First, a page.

BEIJING, May 13 -- Global demand for the yellow metal surges to highest level since the collapse of Lehman Brothers in 2008
Gold stocks on the A-share market are likely to shine amid the soaring gold price buoyed by increasing demand from investors who are seeking a refuge in the yellow metal, analysts said.
Shandong Gold Mining Co Ltd, a major gold producer in China, rose 0.51 percent to 78.7 yuan on Wednesday in Shanghai trading after gaining 23 percent since February. The country's largest gold miner Zijin Mining Group Co Ltd also rose 0.49 percent to close at 8.26 yuan on Wednesday.
Analysts said that gold miners and gold-related stocks would benefit from the price surge as investors continue to buy the metal to guard against volatile financial markets.
"We anticipate that the gold price will continue to rise steadily for a period of time and this will add luster to gold-related stocks on the domestic A-share market," said Fan Haibo, an analyst at Cinda Securities.
Global demand for gold has surged to its highest level since the collapse of the US investment bank Lehman Brothers in 2008, official statistics show.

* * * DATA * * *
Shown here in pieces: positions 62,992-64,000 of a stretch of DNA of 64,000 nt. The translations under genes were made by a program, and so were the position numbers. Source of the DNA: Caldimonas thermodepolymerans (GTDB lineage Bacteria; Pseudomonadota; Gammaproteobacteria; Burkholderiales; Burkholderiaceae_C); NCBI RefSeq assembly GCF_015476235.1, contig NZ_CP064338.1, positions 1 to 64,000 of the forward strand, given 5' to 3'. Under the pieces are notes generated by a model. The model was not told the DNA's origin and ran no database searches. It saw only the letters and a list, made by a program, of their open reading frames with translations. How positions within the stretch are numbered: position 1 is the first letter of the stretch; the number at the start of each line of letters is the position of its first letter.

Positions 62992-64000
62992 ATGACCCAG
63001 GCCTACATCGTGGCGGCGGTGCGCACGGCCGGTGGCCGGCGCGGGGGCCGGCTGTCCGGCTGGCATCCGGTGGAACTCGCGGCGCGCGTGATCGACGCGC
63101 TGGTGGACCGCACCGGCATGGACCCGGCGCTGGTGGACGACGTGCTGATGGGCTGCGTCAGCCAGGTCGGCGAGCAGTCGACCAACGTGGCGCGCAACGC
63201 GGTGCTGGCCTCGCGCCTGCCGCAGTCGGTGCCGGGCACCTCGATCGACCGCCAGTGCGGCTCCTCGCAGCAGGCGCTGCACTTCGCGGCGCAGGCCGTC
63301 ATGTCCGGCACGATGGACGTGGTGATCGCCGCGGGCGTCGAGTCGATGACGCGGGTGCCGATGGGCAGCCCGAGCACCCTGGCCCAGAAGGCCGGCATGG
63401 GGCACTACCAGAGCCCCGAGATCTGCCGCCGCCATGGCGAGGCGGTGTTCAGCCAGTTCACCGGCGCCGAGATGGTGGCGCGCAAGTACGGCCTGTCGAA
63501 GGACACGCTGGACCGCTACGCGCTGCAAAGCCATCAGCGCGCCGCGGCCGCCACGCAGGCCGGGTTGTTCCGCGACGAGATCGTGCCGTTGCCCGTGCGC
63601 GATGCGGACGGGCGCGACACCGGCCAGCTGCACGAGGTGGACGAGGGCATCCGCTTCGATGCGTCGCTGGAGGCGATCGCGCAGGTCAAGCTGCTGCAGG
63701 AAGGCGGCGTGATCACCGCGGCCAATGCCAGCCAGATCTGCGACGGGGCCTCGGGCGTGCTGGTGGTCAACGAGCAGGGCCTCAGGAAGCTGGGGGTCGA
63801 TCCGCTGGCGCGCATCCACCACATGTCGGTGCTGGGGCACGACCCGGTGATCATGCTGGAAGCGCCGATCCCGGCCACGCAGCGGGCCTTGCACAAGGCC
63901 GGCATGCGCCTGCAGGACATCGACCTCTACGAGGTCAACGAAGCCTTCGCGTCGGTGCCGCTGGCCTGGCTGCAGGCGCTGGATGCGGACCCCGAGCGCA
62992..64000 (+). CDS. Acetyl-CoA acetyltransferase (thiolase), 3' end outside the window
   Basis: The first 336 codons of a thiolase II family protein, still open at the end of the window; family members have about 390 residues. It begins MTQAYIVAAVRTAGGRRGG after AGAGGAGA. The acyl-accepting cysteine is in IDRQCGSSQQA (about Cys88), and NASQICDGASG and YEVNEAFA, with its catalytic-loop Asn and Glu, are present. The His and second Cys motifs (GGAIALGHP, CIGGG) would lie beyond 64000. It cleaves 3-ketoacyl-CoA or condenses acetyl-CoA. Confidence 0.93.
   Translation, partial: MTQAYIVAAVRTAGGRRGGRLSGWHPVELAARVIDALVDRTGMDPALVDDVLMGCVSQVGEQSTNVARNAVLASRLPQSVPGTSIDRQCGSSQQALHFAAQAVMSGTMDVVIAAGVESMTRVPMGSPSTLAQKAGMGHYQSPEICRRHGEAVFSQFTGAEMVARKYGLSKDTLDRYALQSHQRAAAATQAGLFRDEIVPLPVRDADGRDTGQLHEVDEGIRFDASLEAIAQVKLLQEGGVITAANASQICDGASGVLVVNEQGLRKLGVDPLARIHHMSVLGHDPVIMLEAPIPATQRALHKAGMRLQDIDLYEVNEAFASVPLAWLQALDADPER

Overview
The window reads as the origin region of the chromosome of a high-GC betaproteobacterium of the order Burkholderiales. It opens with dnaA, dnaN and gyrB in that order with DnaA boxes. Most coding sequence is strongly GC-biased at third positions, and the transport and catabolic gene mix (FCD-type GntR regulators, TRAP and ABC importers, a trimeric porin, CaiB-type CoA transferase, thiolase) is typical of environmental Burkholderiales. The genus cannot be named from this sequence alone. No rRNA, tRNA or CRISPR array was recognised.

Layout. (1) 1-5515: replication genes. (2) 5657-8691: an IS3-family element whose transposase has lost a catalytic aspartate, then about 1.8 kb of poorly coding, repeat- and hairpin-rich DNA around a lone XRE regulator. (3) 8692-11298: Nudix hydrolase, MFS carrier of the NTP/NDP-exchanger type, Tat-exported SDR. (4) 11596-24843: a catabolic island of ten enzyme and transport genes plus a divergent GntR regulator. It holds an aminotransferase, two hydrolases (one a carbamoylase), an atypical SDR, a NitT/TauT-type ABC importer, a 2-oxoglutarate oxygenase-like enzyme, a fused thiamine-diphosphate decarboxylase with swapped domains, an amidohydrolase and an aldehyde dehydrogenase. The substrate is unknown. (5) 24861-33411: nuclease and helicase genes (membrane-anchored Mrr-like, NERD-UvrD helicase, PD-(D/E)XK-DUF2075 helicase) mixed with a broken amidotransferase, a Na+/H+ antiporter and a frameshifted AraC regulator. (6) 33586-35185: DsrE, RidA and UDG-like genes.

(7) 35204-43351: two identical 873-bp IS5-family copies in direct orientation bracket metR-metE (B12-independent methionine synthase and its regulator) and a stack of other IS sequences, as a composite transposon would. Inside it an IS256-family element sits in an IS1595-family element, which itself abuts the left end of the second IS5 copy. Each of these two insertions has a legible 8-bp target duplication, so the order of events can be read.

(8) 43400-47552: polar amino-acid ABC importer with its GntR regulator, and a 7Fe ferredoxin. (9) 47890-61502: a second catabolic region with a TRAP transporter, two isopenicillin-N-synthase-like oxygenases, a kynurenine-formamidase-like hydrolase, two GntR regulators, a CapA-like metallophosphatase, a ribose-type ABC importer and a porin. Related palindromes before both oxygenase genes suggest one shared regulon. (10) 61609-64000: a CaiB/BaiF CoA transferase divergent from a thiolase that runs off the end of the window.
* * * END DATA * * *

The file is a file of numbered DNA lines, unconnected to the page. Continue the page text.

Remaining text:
The demand surge helped drive bullion to a record high of $1,233.50 an ounce on Tuesday on the Comex division of the New York Mercantile Exchange.
Fan said that China's growing appetite for the yellow metal will cause gold to further rise.
The World Gold Council forecast that China's demand for gold could double in the next decade.
It is currently the second-largest buyer of gold in the world behind India, with consumption valued at $14 billion in 2009, according to the council's recent report.
"The impact of China's investment is very powerful and it is likely to grow exponentially," Fan said.
"Capital is now flowing into gold and other alternative investment channels as the property market has been depressed by tough government policies."
With the sovereign debt crisis intensifying in Europe, investors remain wary of the European Union's financial bailout plan and will keep buying gold as an asset that retains its value as the euro continues to decline.
"So gold will continue to be viewed as a safer investment globally as long as these uncertainties linger in the markets," Fan said.
But some analysts pointed out that the current valuations of gold stocks on the A-share market are relatively high and face near-term downward pressure as the overall market will remain weak on concerns over further government tightening.
The benchmark Shanghai Composite Index has declined 20 percent this year, ranked the second worst performer after debt-troubled Greece among the 93 gauges tracked by Bloomberg.